A Sweet Vacation Turned Sour — Thanks to Cebu Pacific Air

by: Ruffy Biazon

It was a vacation that we had planned and yearned for, a vacation that would give me the opportunity to catch up on the lost time with my children who had endured my divided attention between them and the public.

With the kids on a long break from their school, my wife and her sisters planned a joint family vacation in Boracay, which we knew that the kids would enjoy since they all love going to the beach together.
It was a perfectly planned trip, from the reservations of the flights including reserved seating on the plane (which is a paid option offered by Cebu Pacific Air), transfers and room assignments as well as the activities that we were going to do while in the world famous island.

To sum it all up, it was a wonderful time spent with the family, filled with happy memories, unforgettable experiences for the kids (like riding the Zorb and introductory scuba diving) and precious moments with loved ones. As pristine as the powdery white sands of Boracay, our vacation was simply perfect.

But as they say, all good things must come to an end, and so our perfect vacation ended and we had to go home. Little did we know that not only was our vacation ending, it was going to be capped off on a sour note, thanks to Cebu Pacific Air’s customer service which was nowhere near satisfactory.

My initial dissatisfaction (and irritation) with Cebu Pacific had something to do with our flight booking and reservations. In order to make our travel easier, we availed of Cebu Pacific’s seat selector program where you can reserve specific seats for a fee. We decided to pay the extra amount just to make sure that we will get the seats most convenient for us and our travel plan. On the way home to Manila, we reserved the front row seats for me, my wife, our three children aged 11, 8 and 4 and one yaya.

In connection with that, we had pre-determined seating arrangement, which enabled us to better manage the kids and in case of an emergency, we had a plan of action on how to handle the children. The plane’s configuration is six seats to a row with an aisle in the middle, making it a 3-3 seating arrangement.

Our plan was to have our four year old son sit with my wife and the yaya and the 11-and 8-year old sit with me. It was all part of our family plan.

But those plans went to ruin as soon as we settled down into our seats just before the plane was set to taxi for it’s take off position. Being the front row passengers, we were the last few to board the plane. But we were told by the flight attendant that we couldn’t occupy those seats because the minimum age requirement for an emergency exit seat (which the front row seats were because they were right beside the main door) was 15 years old.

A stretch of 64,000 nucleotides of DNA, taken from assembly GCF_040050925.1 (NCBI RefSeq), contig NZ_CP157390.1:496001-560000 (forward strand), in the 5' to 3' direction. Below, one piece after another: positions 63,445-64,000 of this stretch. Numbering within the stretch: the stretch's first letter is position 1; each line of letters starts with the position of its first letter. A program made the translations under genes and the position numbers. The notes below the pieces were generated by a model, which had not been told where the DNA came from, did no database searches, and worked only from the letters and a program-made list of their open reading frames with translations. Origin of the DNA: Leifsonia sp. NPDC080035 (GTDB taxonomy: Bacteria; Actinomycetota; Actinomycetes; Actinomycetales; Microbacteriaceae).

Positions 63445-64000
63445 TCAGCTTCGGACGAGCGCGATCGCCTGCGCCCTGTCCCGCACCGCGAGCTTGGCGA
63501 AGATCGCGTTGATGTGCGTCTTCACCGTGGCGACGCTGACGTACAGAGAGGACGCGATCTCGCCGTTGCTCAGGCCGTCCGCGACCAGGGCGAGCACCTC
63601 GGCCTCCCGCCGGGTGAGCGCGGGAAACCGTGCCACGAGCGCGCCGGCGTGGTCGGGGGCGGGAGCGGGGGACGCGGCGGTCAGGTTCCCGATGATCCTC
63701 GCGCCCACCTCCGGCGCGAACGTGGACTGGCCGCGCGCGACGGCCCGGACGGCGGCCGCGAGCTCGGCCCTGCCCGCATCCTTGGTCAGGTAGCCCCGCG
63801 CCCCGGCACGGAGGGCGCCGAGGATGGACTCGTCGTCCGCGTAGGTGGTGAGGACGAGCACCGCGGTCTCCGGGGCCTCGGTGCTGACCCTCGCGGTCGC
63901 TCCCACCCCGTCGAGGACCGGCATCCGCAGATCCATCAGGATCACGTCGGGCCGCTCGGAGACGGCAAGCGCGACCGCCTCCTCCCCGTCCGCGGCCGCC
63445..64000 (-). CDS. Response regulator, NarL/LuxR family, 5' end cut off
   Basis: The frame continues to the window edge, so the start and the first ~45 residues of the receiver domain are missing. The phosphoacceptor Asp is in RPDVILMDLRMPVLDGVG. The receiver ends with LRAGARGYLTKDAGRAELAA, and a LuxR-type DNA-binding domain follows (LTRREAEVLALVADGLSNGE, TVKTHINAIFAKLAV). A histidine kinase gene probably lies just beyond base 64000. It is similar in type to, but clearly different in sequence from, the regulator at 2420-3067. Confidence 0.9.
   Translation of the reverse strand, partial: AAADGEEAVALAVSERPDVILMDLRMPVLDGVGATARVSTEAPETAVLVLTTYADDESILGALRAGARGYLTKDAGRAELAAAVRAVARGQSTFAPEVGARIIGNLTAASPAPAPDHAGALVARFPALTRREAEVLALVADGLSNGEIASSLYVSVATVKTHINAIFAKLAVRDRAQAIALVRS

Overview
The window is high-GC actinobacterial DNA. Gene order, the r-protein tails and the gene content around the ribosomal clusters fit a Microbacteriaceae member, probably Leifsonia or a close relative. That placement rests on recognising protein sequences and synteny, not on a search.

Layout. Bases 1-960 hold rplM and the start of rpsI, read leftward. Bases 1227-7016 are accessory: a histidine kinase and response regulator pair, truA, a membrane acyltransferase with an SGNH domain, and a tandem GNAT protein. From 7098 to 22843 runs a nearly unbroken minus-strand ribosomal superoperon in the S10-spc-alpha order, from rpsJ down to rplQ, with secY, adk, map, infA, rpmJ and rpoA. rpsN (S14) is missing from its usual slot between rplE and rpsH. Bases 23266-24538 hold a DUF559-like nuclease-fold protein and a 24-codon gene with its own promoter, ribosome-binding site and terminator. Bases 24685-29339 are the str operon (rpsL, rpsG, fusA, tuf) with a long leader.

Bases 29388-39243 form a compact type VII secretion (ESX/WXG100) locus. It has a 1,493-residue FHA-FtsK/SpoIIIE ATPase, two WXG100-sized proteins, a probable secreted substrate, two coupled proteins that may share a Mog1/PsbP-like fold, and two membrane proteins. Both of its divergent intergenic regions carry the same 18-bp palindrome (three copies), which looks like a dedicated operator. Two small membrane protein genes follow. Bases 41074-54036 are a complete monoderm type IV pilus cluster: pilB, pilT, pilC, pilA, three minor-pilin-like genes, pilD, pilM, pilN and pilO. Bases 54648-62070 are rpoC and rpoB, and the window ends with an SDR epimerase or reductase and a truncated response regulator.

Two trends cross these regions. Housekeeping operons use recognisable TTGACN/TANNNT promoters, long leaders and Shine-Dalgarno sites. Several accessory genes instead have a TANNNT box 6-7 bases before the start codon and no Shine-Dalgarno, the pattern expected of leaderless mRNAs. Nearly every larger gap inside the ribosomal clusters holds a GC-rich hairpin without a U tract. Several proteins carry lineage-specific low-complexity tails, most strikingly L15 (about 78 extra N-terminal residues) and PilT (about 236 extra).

Of course we understood that it was for safety reasons, although when we checked in, it never occurred to me that passengers on the entire row had to be 15 years old and above. Form what I knew, as long as the passenger right next to the door was old and capable enough it was fine.

But safety measures are there for a reason, so it wasn;t really the issue at hand. The issue at hand was that we underwent a series of steps in the booking process where we could have been advised by Cebu Pacific about the limitations in the seating.

When we booked for the flight online, the ages of all the passengers were required. After that, when we talked to an agent to arrange for the reserved seats (which we specified to be the front row seats), the agent asked for our children’s ages. When we checked in at the airport, we were required to physically present our children to the personnel at the check in counter. In all those steps, we could easily have been informed by Cebu Pacific personnel about the safety rule of a minimum age requirement for the front row seats.

But Cebu Pacific personnel allowed us to get bookings, reservations and check in for the seats that we reserved. And paid for.

And so it was that after we had settled down in our seats, our children were asked to vacate the seats they were already sitting in. In comparison with other airlines that I have flown with both here and abroad, if safety issues require passengers to exchange seats, the flight attendants first look for a passenger willing to exchange seats and then THEY assist the passengers in moving from one seat to another.

In our Cebu Pacific experience, they simply asked us to unseat our children and transfer somewhere else. The flight was fully booked, so obviously, if our children were to transfer seats, other passengers would have to be displaced. The flight attendants did not make a move to assist us in asking other passengers but instead, a ground staff who came on board told my wife “ma’m, maupo na kayo para maka take-off na yung eroplano” (ma’m just sit down so that the plane can take off).

The Cebu Pacific staff and flight attendants acted as if it was purely our fault that the plane could not depart immediately. As we were trying to figure out how to exchange seats to comply with what the flight crew wanted, our four year old son began crying because he did not want to leave the seat he was already sitting on. All the commotion that was going on gave the other passengers the impression that we were the ones holding up the plane, on simple reason of seating arrangement. It was indeed embarrassing.